Root canal treatment (RCT) is necessary when the inside of the tooth has been affected by disease or a crack inside the tooth. Inside every tooth is a nerve and blood vessels. If the nerve gets infected and swells, it can cause very acute pain. Think of a root canal as a disinfecting procedure. During the procedure we remove the nerve, blood vessels and clean the inside of the tooth.
Once RCT is completed then a build up and crown is placed over the top of the tooth to protect it from forces of chewing, grinding, and occlusion. The final crown and build up is very important and time sensitive procedure. Without it, the tooth will hopelessly fracture or get infected again allowing the pain to return.
In the rare event that a root canal fails and a retreat is not possible, sometimes a root amputation or apicoectomy is recommended. A root amputation is when a multi rooted tooth, typically a molar, has one of its diseased roots removed.
Apicoectomy is when the just the tip of the root is removed. Once the root or the root tip is removed and the tooth is cleaned from the bottom, it is closed up with a biocompatible material. These procedures are used much less often due to the success of implants. Many times it is more beneficial to invest in the placement of a new implant that will have a higher degree of success.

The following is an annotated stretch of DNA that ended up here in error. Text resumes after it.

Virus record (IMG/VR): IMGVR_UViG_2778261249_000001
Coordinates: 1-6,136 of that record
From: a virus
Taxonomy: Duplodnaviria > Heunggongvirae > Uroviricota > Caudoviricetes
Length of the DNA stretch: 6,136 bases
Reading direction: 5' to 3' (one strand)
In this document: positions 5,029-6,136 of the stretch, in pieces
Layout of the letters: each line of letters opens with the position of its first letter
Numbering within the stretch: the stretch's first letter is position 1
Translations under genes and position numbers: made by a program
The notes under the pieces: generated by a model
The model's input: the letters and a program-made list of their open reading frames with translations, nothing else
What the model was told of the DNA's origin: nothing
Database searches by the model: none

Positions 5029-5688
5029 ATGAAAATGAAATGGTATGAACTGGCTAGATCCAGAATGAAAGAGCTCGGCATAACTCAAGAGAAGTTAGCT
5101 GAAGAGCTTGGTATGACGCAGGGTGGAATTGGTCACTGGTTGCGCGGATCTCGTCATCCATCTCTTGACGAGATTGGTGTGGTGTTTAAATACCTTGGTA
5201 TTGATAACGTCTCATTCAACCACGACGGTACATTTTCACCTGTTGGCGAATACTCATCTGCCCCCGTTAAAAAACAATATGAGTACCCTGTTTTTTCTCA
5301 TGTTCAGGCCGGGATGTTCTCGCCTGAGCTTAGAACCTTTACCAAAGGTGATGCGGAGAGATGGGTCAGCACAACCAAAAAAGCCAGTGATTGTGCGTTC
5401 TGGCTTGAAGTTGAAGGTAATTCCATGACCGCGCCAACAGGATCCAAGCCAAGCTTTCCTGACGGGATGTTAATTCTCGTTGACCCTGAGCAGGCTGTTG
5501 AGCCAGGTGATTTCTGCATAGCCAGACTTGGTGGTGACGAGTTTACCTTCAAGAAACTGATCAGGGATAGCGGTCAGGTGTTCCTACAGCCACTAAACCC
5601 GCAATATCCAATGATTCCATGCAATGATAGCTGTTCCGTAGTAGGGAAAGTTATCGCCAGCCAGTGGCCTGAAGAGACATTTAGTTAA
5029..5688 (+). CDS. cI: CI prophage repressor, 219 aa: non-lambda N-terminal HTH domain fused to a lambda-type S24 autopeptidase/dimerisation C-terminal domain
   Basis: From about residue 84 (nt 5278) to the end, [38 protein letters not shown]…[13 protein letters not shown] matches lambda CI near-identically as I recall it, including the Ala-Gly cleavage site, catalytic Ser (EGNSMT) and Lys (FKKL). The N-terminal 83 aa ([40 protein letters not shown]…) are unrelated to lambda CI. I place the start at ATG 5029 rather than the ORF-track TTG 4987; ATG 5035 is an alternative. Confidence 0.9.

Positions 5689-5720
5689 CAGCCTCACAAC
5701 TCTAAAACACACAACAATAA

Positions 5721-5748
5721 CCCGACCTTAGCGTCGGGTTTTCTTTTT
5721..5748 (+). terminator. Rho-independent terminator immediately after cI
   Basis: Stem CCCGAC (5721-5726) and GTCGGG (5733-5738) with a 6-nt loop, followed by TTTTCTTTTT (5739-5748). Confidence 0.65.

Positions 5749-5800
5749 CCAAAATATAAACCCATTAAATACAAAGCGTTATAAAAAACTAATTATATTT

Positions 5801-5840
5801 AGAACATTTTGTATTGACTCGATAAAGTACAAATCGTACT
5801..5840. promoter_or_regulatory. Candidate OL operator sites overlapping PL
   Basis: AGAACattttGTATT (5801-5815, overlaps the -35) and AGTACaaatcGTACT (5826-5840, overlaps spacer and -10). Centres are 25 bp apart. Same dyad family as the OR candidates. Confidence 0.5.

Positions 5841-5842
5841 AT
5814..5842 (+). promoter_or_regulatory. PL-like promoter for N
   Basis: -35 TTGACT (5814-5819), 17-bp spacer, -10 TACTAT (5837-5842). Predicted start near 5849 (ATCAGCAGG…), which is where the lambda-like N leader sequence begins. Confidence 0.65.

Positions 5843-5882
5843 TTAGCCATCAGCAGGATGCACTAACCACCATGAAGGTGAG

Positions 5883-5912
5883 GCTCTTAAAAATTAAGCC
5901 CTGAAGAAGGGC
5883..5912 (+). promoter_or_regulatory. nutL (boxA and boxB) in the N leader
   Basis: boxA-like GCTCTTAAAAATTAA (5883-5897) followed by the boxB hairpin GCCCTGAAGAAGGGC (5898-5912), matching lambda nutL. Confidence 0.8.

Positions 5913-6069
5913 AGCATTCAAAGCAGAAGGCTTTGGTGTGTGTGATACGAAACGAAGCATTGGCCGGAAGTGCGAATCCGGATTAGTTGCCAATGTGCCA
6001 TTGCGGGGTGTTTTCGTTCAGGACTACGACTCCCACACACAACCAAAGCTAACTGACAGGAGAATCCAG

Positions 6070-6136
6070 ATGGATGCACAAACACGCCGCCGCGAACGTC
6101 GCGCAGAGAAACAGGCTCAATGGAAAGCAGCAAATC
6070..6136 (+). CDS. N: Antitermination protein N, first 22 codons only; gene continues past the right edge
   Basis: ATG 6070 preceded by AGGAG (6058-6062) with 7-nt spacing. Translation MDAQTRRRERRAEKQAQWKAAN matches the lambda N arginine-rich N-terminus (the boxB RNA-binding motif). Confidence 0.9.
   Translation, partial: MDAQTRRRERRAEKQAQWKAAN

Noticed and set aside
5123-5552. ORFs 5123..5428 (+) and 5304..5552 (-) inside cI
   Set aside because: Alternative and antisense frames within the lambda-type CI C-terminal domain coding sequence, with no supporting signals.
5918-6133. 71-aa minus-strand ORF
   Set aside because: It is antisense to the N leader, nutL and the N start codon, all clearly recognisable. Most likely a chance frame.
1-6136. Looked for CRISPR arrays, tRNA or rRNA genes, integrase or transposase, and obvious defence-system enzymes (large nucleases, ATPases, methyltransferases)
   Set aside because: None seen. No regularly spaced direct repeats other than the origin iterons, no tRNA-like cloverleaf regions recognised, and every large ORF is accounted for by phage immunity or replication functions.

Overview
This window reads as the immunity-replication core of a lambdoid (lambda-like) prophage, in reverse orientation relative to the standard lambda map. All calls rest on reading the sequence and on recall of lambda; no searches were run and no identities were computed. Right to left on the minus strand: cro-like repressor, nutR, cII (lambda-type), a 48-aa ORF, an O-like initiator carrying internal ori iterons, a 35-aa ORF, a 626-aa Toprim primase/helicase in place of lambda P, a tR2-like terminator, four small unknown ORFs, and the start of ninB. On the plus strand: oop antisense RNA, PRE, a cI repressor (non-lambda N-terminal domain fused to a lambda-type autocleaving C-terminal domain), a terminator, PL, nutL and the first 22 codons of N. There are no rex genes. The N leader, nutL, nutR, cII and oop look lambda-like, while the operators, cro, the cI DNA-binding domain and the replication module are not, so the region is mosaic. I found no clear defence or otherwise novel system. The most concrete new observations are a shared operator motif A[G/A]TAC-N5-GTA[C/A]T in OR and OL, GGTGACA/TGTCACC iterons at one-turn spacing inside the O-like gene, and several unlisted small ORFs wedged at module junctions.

When a young adult tooth has gotten a large cavity that extends to the root canal space, apexification may be required to treat the tooth. Young teeth do not have fully formed roots and the tip of the root is very large. We cannot do root canals on these teeth until they have finished developing. Therefore, we do a procedure called apexification which places calcium hydroxide (medicine) on the tooth to promote apical (tip of root) closure of the root.
Pulpotomy is the removal of the part of the nerve that is in the pulp chamber or coronal pulp (the area inside the crown – not the root). This is typically done on baby teeth when decay has reached the root canal's space. We cannot do conventional root canals on baby teeth because of the complex root systems. This is typically a very successful treatment option for saving baby teeth when coupled with a stainless steel crown.
Remember, many baby teeth do not come out until the child is around 12 years of age. For that reason, they are very important to keep clean so that the child can properly chew, speak, and concentrate without dental pain.
When a tooth is painful and root canal is necessary but time or amount of infection does allow for the ability to complete treatment, a pulpectomy is recommended. This is just the removal of the nerve in the tooth without the cleaning and shaping of the canals.